Church of Western Europe in the 14th-15th centuries

Church of Western Europe in the 14th-15th centuries

At the beginning of the XIV century. the political situation in Western Europe has radically changed. The process of centralization has become more active. National states began to form. The royal power subordinated to itself feudal nobility – secular and ecclesiastical. But the papacy, contrary to new tendencies, tried to defend and even strengthen its power over secular rulers.

On this basis, a fierce struggle broke out between Pope Boniface VIII and the French King Philip IV Krasiv. The king forbade the removal from the kingdom to Rome funds collected as a church tithe. Boniface VIII was preparing to excommunicate Philip IV from the church. But the king sent to Italy a detachment led by his adviser Guillaume de Nogaret, who took the pope into custody and treated him very rudely. As noted in the chronicle, Nogaret even hit Boniface VIII in the face with a heavy knight’s glove. Dissatisfied townspeople released the pane, but he did not tolerate humiliation and soon died.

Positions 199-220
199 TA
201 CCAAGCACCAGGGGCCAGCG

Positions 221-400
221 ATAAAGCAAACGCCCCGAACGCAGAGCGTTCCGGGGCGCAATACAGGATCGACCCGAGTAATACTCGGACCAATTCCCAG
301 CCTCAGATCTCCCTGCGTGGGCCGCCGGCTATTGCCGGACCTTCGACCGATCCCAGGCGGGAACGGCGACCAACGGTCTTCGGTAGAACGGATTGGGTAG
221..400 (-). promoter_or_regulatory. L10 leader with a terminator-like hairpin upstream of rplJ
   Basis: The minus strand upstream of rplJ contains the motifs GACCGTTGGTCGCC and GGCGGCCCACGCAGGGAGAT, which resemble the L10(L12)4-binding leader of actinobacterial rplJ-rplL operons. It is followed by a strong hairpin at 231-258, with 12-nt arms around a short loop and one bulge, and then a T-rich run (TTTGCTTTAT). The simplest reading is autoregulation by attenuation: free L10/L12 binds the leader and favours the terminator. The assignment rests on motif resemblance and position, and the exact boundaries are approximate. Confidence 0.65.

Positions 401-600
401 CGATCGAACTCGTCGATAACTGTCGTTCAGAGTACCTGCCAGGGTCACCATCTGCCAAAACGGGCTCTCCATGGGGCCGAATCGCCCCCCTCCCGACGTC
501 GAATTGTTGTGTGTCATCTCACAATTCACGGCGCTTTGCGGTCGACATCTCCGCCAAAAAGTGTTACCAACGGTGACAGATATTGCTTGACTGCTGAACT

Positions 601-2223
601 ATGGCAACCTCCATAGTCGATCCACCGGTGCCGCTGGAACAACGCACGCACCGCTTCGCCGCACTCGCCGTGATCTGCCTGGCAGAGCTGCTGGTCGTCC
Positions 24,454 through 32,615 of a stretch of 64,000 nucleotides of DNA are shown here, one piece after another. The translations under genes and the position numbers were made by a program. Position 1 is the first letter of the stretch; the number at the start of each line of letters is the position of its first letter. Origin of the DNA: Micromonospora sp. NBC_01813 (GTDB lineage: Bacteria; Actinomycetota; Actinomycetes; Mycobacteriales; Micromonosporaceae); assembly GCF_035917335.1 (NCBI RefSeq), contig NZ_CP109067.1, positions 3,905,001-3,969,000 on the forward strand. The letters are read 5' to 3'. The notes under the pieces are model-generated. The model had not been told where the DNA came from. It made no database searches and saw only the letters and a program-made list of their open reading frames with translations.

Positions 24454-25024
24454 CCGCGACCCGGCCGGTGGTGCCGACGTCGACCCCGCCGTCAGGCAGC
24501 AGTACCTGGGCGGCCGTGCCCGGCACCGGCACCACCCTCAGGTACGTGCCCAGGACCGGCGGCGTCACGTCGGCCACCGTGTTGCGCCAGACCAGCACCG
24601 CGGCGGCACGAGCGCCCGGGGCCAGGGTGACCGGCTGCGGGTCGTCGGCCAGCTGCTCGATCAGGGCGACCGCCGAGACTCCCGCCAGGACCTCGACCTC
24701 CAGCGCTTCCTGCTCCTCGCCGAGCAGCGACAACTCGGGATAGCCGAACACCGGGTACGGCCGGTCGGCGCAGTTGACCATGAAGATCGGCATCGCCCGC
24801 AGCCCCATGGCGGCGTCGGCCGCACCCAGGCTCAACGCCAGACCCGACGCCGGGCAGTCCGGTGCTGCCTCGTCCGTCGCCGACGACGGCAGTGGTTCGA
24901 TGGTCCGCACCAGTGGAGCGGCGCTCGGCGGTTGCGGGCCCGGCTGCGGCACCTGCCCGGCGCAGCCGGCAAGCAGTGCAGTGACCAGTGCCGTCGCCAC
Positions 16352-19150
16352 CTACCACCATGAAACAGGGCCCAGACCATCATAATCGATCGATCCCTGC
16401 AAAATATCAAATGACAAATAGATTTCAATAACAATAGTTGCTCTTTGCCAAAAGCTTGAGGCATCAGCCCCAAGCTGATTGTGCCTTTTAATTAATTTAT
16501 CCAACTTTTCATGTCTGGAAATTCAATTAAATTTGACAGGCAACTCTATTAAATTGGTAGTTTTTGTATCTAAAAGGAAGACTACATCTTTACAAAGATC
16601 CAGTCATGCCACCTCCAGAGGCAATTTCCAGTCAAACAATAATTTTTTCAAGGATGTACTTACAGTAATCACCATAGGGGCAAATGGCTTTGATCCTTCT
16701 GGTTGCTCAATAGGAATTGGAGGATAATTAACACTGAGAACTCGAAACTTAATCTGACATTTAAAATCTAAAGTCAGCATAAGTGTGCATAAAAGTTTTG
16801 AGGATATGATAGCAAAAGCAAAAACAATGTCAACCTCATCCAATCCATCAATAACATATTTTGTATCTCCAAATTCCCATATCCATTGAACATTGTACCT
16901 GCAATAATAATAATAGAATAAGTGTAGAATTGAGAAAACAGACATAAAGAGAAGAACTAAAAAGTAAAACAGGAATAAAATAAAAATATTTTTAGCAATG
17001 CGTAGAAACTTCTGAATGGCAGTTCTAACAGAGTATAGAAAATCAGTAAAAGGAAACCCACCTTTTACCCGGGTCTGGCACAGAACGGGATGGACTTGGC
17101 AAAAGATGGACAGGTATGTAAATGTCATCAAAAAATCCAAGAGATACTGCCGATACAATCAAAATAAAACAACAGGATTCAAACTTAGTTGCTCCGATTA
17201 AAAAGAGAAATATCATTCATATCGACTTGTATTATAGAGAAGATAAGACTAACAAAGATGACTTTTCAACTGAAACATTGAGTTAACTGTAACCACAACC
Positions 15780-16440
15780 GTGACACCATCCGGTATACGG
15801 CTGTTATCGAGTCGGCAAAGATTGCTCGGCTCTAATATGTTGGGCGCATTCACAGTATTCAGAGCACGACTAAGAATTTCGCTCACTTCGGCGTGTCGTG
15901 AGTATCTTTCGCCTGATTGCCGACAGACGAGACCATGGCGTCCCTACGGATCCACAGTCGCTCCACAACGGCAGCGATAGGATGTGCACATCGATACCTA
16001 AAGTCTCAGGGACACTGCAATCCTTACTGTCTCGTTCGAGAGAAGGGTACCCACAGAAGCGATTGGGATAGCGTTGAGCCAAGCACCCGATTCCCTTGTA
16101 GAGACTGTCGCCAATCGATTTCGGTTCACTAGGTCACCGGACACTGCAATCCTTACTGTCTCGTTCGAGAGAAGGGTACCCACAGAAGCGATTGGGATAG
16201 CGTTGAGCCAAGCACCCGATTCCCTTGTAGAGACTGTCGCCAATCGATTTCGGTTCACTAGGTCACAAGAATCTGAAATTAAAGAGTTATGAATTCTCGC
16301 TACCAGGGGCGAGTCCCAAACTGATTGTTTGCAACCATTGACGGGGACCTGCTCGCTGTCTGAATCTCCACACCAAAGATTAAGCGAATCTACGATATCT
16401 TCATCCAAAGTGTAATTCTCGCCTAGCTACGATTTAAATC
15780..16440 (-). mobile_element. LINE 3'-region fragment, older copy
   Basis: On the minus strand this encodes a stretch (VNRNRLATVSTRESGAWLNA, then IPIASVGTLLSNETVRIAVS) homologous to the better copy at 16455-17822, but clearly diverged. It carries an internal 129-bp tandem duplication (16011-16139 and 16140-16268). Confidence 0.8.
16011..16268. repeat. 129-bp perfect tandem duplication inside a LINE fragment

The new pope, Clement V, moved the residence from Rome to Avignon. Although this city did not obey Philip IV, but was under his influence. Thus began the decline of the papacy, its so-called “Avignon captivity,” which lasted from 1309 to 1377.

For these almost 70 years Rome has become dilapidated. Most of the former papal buildings and temples were in extremely neglected condition. In the city, a struggle for power raged. It was at such a difficult time that Pope

Gregory XI decided to return the papal throne to Rome. However, his sudden death in 1378 led to unexpected consequences. The College of Cardinals, which included Italians and French, did not reach an agreement: each side elected its own Pope. At the head of the Christian world, two popes appeared at once and each of them considered himself legitimate. This led to the Great Schism of the Western Church, which lasted from 1378 to 1417.

The schism caused extreme anxiety both in the church, and in secular circles. In order to end the confrontation, a church council gathered in Pisa. He dismissed both popes and elected a new one. But none of the papas-rivals recognized the validity of the decisions of the cathedral. As a result, the Christian world unexpectedly received three popes. Only the cathedral in Constance put an end to the schism – in 1417, Martin was chosen by the pope. So the Great Schism was finished.


Church of Western Europe in the 14th-15th centuries